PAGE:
LGBTIQ

Members of the Shop Distributive and Allied Employees union (SDA) rallied outside its Brisbane offices on May 30. The rally was in response to SDA Brisbane branch secretary Chris Ketter sacking organiser Allan Swetman, the day before Swetman was set to challenge for the secretary position. Swetman had questioned the fact Brisbane SDA organisers had attended lectures held by religious organisations against same-sex marriage and abortion rights, and alleged the union is supporting these lectures.
This is a speech by Peter Boyle, the Socialist Alliance candidate for Sydney, at a rally for equal marriage rights in Sydney on May 25. *** Let me begin by acknowledging that we are gathering here today on stolen Aboriginal land, the land of the Gadigal people that was never ceded but taken by force from its Indigenous owners. We pay our respects to elders and warriors — past and present — who have battled for survival and justice for against tremendous odds.
McDonald's workers and supporters held a picket on May 10 outside the Britomart McDonald's store in Auckland, said activist Socialist Aotearoa activist Nico on a May 12 post at Unite news. Nico said a group of about 30 people created a physical picket line across the two entrances of the store, holding banners and placards reading “25c won't pay the rent” (in reference to the company's pay rise offer), and “McStrike”.
The fight against homophobia is arguably the civil rights issue of our times. It is increasingly unacceptable that, in 2013, society continues to discriminate against people based on their sexuality. This is most obviously demonstrated by the continued refusal to grant equal marriage rights to lesbian, gay, bisexual, transgender and intersex (LBGTI) people.
Hearing the news made me feel like I'd accidentally walked into a wind tunnel. For as long as I had written about this issue and as many times as I had said in recent years that this will happen in a matter of months if not weeks, it still hit me like a triple shot of espresso cut with a teaspoon of Adderall. Thanks to the courage of 34-year-old NBA veteran Jason Collins, we can no longer repeat endlessly that no active male athlete in North America has ever come out of the closet.
Jailed WikiLeaks whistleblower and US soldier, Bradley Manning, was named on April 25 as the grand marshal in this year’s LGBTI Pride Parade in San Francisco. But, amid controversy and pressure, San Francisco Pride president Lisa Williams issued a statement the next day rescinding the honour. Manning was elected by former grand marshals, who form an electoral college to choose a grand marshal each year. Other grand marshals are appointed by the SF Pride board and by a community vote. Grand marshals are chosen for making significant contributions to the LGBTI community.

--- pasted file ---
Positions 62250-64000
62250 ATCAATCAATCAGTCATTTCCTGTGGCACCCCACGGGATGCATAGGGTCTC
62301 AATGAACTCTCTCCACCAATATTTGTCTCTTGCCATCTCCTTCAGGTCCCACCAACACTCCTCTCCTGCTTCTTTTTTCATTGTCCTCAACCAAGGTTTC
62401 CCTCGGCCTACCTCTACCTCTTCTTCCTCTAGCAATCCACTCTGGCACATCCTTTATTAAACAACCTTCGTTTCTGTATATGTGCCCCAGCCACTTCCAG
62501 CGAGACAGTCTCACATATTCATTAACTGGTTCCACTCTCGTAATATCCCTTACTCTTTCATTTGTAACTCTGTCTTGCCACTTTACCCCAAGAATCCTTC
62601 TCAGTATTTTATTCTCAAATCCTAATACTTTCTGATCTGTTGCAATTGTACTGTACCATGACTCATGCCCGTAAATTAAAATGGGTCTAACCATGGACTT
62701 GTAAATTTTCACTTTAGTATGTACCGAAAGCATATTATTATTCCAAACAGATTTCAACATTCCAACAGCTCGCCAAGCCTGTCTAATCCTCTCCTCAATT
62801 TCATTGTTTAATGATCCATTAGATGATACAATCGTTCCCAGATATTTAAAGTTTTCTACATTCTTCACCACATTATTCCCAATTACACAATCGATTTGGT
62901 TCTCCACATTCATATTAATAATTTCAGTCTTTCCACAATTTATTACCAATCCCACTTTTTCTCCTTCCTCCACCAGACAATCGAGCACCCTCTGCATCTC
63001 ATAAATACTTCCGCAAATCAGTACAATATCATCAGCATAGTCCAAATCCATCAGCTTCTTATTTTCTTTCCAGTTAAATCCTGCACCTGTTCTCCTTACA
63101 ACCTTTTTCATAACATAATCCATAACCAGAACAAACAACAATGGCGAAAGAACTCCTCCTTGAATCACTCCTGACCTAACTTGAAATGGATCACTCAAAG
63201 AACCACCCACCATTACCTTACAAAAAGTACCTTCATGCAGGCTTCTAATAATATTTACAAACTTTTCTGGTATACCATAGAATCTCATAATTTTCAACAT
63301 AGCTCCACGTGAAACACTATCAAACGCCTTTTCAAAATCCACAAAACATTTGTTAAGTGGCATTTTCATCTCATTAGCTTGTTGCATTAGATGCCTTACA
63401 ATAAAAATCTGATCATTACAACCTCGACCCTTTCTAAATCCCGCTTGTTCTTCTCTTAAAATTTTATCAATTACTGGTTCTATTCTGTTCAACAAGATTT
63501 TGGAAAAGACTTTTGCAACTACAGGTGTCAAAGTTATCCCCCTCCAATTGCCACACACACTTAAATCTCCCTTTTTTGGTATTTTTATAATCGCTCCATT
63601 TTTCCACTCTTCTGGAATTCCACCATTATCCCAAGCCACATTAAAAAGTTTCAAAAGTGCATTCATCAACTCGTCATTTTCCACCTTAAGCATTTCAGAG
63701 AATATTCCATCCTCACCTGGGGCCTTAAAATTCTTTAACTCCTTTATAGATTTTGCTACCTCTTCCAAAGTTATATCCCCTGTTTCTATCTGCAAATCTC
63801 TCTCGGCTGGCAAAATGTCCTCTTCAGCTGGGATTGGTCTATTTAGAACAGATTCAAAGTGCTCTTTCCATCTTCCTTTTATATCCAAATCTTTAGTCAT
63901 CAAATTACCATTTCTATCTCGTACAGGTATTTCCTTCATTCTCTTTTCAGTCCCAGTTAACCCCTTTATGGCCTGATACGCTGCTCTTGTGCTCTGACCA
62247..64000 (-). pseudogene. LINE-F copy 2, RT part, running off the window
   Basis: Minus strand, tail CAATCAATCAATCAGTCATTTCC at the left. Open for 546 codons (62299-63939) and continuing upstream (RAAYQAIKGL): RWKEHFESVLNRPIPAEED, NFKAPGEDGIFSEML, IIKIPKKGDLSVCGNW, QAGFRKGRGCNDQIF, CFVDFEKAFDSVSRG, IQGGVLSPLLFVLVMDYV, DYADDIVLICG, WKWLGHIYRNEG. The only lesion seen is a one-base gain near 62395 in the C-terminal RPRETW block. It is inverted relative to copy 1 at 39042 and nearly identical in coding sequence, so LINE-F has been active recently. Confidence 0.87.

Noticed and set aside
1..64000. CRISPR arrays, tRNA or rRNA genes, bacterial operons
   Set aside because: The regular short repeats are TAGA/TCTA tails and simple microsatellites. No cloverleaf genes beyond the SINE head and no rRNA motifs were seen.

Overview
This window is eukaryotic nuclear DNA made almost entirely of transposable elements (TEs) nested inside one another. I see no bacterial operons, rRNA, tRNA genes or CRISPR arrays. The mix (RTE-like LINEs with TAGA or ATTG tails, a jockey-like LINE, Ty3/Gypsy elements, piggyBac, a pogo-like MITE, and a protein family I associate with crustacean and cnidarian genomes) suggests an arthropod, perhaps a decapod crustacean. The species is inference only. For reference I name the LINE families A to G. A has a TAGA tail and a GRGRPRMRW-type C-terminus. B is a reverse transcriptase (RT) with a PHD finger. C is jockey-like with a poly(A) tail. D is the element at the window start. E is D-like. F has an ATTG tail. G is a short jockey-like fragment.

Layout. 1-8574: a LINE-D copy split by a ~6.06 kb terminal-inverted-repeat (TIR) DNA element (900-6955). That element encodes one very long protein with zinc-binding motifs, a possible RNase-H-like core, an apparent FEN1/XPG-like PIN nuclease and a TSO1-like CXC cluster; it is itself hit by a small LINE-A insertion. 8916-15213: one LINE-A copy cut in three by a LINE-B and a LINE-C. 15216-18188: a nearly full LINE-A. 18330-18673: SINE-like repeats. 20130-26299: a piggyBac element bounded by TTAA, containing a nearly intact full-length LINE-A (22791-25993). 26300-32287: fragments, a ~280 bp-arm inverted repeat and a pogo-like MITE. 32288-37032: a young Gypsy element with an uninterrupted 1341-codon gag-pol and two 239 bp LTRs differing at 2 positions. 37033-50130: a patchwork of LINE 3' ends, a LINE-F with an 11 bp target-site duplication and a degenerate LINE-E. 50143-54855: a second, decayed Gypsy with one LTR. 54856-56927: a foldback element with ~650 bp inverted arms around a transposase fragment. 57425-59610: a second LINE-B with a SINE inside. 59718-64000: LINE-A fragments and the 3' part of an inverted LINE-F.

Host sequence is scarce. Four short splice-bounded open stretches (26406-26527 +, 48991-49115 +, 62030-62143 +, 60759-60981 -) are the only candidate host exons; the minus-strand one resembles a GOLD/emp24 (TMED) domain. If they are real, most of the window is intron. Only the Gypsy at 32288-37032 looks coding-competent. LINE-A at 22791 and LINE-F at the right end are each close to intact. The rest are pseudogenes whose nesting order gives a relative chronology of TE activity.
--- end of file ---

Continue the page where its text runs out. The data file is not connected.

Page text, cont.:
As the packed galleries burst into an impassioned version of “Pokarekare Ana” (a well-known traditional Maori love song) in response to the passing of the Marriage Amendment Bill by 77-44 votes on April 17, a crowd of more than 1000 celebrated outside parliament in Wellington. The vote made New Zealand the 13th nation to legalise same-sex marriage. France has since become the 14th.
With a vote of 71-21, the Uruguayan House of Representatives approved same-sex marriage on April 10. With the Senate’s approval and the president’s promise to sign it, Uruguay became the 12th country to legalise same-sex marriage. Seven days later, on April 17, New Zealand became the 13th when its parliament voted 77-44 to legalise same-sex marriage.
About 200 people attended a community forum on March 19 to discuss the future of policing at the Sydney Gay and Lesbian Mardi Gras parade. It was organised in response to community outrage over violent arrests at this year's parade. The forum was called by the Sydney Gay and Lesbian Mardi Gras, the AIDS Council of NSW, Gay & Lesbian Rights Lobby, Inner City Legal Centre, NSW Police and independent MLC Alex Greenwich.
About 1500 people took part in a short-notice march to oppose police violence against two young men after the Sydney Gay and Lesbian Mardi Gras parade. Video footage showing a tall policeman throwing a handcuffed youth to the ground with shocking force and putting his boot on his head. This ignited angry memories of police violence at Sydney’s first-ever Gay and Lesbian Mardi Gras in 1978. Photos by Peter Boyle.
About 1500 people rallied in Sydney on March 8 in protest against the alleged police violence at this year’s Gay and Lesbian Mardi Gras. Bryn Hutchinson, a former co-convener of Community Action Against Homophobia (CAAH), alleges that five police officers slammed him to the ground, kicked him, shackled him and beat him when he tried to cross Oxford St after the parade had finished. Hutchinson was then taken to Surry Hills police station and charged with “assaulting a police officer”. Hutchinson says he was handcuffed during the alleged attack by the officers.
Community Action Against Homophobia (CAAH) activists are marching in Mardi Gras on March 2 under the banner “Generations of Protest”, and are inviting interested people to join their float. Mardi Gras is going to be a lot of fun this year, and already has more floats and more people marching than ever. The event stands in the tradition of the gay liberation protest in 1978 that immediately preceded the state-by-state decriminalisation of sodomy throughout the ‘80s and early ‘90s.